FAST home county celebrates 2nd birthday with tourist riches

2018-09-26 02:12:44 GMT2018-09-26 10:12:44(Beijing Time) Xinhua English

The Five-hundred-meter Aperture Spherical Radio Telescope, FAST, is celebrating its second anniversary. 

The world’s largest single-dish radio telescope in southwest China’s Guizhou Province, has been helping scientists understand the universe by receiving and recording pulsars and interstellar signals from extraterrestrial sources.

Engineers and astronomers are always working to improve the telescope, making it see farther into space. Those fortunate enough to visit the telescope find themselves in awe of the giant dish and its abilities.

Since it began trial operations in 2016, FAST has found some 50 stars which bear features similar to pulsars, with 44 confirmed, according to scientists in National Astronomical Observatories of China.

Pulsar observations are used in research on gravitational waves, black holes and to help solve many other questions in physics.

“We are still improving the system,” said Jiang Peng, chief engineer of FAST, during Xinhua’s recent tour of the observatory. “We have already met many goals we set for the telescope.”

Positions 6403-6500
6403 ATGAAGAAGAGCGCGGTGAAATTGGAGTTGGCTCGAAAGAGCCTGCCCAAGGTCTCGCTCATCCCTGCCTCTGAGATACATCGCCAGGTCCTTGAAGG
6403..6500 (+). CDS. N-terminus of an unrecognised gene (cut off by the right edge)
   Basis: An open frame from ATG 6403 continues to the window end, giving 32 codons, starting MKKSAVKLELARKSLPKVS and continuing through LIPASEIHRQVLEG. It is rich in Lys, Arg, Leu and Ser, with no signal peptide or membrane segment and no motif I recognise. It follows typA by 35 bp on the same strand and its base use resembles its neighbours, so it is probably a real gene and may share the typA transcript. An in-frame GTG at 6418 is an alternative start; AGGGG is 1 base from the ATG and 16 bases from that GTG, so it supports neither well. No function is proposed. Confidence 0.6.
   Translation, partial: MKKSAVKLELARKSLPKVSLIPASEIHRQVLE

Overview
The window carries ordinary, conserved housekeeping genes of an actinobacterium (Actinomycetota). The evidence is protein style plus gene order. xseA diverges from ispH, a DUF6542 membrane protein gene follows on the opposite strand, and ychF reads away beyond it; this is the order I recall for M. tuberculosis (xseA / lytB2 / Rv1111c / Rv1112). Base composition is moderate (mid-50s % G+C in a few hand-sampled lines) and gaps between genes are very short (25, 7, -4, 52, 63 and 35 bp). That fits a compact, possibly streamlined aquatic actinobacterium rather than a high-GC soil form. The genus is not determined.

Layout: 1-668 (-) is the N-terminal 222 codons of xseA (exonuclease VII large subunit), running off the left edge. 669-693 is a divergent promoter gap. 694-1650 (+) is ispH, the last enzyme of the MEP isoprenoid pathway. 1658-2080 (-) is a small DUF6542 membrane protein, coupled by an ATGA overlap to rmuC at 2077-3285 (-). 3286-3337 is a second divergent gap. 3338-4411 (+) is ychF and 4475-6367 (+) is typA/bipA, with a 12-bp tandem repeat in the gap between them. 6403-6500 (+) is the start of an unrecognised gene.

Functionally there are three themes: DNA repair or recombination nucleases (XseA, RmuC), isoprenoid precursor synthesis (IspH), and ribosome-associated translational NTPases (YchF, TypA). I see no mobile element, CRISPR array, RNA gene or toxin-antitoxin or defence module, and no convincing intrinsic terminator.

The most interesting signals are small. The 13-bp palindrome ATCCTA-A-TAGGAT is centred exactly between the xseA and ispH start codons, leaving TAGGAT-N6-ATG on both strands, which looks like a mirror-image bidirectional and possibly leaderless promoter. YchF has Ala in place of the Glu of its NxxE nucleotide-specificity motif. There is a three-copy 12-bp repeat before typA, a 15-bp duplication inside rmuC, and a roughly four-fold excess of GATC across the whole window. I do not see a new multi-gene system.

The sensitivity of a telescope is the minimum brightness that it can detect. The lower the number, the farther a telescope can see. In FAST’s case, Jiang’s team has cut the number by 20 percent in the last two years, making it arguably the world’s most sensitive telescope. They have also extended its annual observation time from around 700 hours to more than 1,000 hours. More observation time means more data to analyze.

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The telescope will start formal operations in 2019.

“We often say the telescope was almost usable two years ago; now it is usable. Our goal is to make it good to use,” Jiang said.

The giant dish has become a major tourist attraction. “My son is interested in science and aliens,” said Wang Lifa, Wang Jun’s father. “We are here to satisfy his curiosity.”

Wang drove for six hours to get to Kedu township, Pingtang County, around 15km from the telescope and the main stopping off point before the dish itself. The once-impoverished town in the forest now has wide roads, hotels and shops.

In the first half of 2018, Pingtang County received 5.13 million visitors, up 40.6 percent. The tourists brought in 550 million yuan (US$80 million) to the small county, according to the local newspaper Qiannan Daily.

There are so many tourists that there are growing worries that signals from their mobile phones might affect the telescope, so a 30km “silent zone” has been set up, where signals are strictly limited.

To view the telescope, tourists go to within 5km of the FAST. Restrictions there are even tighter: no phones, laptops or cameras. Even the GPS system on the ferry to the site is disabled.

The local government has restricted the number of visitors to the site to 2,000 per day.

“So far, the protection against interference in the core zone has been effective,” said Jiang.

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